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Let's discuss remote myths [video]

We met in person for the first time and debunked a few remote tips.

There's lots of advice out there about how to work remotely.

We read about it all the time. Some of it is good, some of it is so-so. And if we're honest, some of it doesn't always make sense to us.

So when we met in person for the first time, we had a conversation about the remote advice we hear about, versus the way we really work.

Here's how it went👇🏽

Virtual drinks mean happy hour

At some point it became acceptable to sit alone in a home office, look into a laptop, and drink alcohol at 8:00 am—all in the name of teambuilding. At least that's been the case here on the West Coast.

Tricky to coordinate across timezones, virtual team building can take on other forms too. We've had success with trivia, gaming, even gnocchi-making with a pasta coach.

Humans focus better in remote settings

Being remote means working in a candyland of distractions. Luckily, there are apps to mitigate our feeble focus skills—clean, beautiful-looking software (ahem Slite) in addition to a handful of productivity apps.

Face it, you're human, you're going to get distracted. Getting help on setting healthy boundaries doesn't make you a crappy person.

Video is the best way to connect

Here's what can happen on a video call:

1. The call starts and you begin to scan the other person's background.

"Wow look at all the nice plants he has. Is that a bedroom or a home office? Don't see a bed, must be his home office. Wait, maybe that's a futon."

2. You look at yourself.

"Eesh, I have rings under my eyes. What if I angle the camera this way? There, better. No wait, that makes me look pale. I'll turn a lamp on. Nope, too bright. I'm changing rooms."

3. You look at yourself again.

"So this is my working face. Interesting."

4. You look at yourself some more.

"Let's see if I can fit both my head and my shoulders into the frame. There, perfect rectangle. Sorry, what were we talking about?"

On most remote calls, there's no eye contact. Instead, there's a moving mirror of yourself that shows how you look when you talk to other people. That's why sometimes, audio can feel more liberating. It frees your eyes to focus on the topic, take notes to absorb more info, or just save time on grooming your hair. Because when comms go virtual, focusing on visual cues can get exhausting.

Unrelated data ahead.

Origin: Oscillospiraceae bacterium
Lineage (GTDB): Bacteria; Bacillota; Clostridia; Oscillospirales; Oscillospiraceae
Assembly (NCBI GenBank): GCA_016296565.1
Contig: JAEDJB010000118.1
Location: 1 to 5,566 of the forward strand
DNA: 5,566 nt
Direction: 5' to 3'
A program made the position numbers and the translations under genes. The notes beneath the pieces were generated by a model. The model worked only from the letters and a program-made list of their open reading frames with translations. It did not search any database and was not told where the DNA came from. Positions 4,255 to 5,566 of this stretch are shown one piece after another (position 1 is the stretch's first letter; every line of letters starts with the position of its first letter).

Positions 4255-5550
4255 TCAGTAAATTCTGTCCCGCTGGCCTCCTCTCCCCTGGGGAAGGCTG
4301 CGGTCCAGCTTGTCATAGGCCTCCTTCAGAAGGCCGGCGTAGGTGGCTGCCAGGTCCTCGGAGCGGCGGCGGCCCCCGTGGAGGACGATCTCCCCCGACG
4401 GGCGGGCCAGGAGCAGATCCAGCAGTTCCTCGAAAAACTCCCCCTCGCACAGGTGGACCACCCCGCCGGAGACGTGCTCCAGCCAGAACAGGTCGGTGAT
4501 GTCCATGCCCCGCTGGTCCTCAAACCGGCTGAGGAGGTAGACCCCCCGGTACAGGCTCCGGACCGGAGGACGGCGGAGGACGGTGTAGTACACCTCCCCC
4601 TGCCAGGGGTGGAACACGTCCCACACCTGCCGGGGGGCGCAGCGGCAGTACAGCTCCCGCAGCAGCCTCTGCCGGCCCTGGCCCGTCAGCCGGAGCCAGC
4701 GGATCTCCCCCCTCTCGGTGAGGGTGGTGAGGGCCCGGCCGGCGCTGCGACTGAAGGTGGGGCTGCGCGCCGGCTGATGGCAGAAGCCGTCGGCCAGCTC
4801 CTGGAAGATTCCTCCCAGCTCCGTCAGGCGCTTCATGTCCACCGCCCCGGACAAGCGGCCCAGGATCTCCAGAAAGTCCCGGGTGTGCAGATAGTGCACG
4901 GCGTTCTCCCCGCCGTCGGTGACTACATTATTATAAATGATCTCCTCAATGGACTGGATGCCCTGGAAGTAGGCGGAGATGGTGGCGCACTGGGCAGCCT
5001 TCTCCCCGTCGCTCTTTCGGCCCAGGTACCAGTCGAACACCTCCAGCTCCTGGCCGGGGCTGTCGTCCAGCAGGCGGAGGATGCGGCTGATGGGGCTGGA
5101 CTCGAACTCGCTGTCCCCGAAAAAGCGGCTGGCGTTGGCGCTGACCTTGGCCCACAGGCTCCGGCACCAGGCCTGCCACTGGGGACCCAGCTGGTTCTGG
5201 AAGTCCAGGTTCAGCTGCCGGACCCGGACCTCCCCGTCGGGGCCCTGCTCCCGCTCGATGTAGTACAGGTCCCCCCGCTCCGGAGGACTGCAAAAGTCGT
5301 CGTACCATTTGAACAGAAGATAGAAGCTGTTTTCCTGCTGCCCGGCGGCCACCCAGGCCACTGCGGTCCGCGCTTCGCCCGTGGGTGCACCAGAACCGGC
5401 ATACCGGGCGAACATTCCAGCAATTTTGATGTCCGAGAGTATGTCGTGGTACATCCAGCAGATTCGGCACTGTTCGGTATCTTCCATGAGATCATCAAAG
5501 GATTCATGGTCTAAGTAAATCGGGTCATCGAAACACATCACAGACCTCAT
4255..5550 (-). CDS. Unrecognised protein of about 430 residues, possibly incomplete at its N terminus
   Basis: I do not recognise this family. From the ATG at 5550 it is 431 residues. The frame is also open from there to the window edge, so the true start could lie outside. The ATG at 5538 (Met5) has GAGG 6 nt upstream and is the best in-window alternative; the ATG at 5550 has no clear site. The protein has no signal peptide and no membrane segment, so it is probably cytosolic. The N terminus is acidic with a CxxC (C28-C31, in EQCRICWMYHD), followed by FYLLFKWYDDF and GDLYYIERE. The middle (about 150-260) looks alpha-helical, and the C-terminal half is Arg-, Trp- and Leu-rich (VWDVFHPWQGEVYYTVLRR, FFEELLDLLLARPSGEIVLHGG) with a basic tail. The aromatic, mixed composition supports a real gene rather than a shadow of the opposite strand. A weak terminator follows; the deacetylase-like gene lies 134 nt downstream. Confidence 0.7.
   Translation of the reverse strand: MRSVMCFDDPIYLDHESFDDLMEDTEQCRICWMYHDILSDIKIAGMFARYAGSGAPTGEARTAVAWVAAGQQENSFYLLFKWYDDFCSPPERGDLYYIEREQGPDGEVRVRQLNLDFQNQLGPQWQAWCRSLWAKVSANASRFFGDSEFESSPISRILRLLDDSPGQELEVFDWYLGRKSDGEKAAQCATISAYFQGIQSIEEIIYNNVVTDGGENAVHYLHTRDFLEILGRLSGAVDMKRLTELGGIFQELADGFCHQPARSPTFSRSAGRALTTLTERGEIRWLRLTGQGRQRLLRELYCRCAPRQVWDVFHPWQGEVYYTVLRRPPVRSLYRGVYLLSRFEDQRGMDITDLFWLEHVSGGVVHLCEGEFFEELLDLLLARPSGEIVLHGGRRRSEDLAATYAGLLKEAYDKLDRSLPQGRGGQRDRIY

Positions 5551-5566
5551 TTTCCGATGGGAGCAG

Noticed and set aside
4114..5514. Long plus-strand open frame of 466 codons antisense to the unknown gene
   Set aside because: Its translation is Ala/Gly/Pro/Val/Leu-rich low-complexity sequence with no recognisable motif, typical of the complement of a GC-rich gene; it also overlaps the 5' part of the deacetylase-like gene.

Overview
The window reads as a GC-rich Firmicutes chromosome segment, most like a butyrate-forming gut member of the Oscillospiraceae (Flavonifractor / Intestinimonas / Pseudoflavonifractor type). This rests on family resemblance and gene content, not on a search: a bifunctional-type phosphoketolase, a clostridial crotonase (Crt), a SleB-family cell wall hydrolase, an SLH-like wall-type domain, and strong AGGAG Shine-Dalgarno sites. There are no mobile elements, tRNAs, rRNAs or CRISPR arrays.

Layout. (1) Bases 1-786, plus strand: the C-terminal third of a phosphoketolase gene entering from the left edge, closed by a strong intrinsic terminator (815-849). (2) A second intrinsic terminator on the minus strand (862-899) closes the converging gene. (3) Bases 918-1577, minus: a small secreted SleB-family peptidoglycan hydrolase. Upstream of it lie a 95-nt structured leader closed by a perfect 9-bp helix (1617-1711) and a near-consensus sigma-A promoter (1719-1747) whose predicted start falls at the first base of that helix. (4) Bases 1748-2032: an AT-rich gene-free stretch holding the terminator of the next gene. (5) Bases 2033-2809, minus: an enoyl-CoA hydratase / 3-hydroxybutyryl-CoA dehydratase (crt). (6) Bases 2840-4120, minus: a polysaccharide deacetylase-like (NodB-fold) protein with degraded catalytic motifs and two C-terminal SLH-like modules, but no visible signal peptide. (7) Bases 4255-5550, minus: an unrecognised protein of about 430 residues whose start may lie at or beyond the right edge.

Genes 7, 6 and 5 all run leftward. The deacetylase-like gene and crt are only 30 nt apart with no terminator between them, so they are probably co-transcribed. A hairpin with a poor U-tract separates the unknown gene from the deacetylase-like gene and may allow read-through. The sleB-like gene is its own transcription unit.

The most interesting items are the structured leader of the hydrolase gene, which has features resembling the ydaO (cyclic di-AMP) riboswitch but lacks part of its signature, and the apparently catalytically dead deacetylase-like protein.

Remote experience is a must-have

"If you can sit in a room with a computer and complete a task, you can work remotely." —Alex, senior support

Thanks Alex, sums it up quite well 😂

Always say good morning

There are two kinds of people in the world: those who would consider putting an intravenous line of coffee in their arm, and those who wouldn't. I'll bet the first group doesn't function too well first thing in the morning, never mind saying a meaningful good morning.

Jokes aside, it may be wise to make the good morning ritual optional for remote workers. Sometimes people just aren't in the mood, while others say it even makes them feel like they're clocking in, factory-style.  

Dress for success

"Dress for success."

"Dress for the position you'd like to have."

"Clothes are the best way to say who you are, without having to speak."

We've heard them all. But have you heard this one?

"Dress as if you were at home. Because surprise!
You're in your house."

Dress the way you like to dress. You'll probably feel better, work better, and communicate more like yourself.

Meet at your company HQ

Focusing on a headquarters makes it harder to make everyone feel the same way. Because when you have remote staff, the HQ runs the danger of prioritizing one location over another—favoring some people.

Stocking freshly-squeezed guava in the fridge for staff? If only a select few can enjoy it, you could be harming your inclusive culture.

You can't avoid micromanaging

"If you work on things that matter and you enjoy doing them, people are going to notice." —Alex, senior support

Because remember: trusting people by default is way more powerful that prodding someone 5'000 kms away.

Over-communicate or fail to collaborate

We had a little fun with this one. We know that over-communicating is a key part of building trusting work relationships with others. Because remote work doesn't offer the luxury of peeking over your computer to see Mandy hammering away at her keyboard. Or making sure that Harold made it back from his lunchtime run.

Check in with your team to tell people what you're working on. It builds trust and just lets everybody know that you're okay.

Remote work isn't real work

"My grandma thinks I'm not really working. She sees me on my laptop and thinks I'm goofing off on YouTube." –Anthony, grandson & senior growth engineer

There may be a hint of truth to what Anthony's grandma is saying because if we're honest, we're all still figuring out the the best ways to work remotely.

It's a journey we're passionate about, and we're here to write about. Sign up to our monthly newsletter to see what we'll discover next...

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Written by

Marc Cinanni is a creative writer who's fascinated by the emergence of remote as a new way of life. His pieces are punchy, absurd, and often personal. He writes for remote teams, managers, and people interested in feeling better about the way they work. Follow him @marccinanni.

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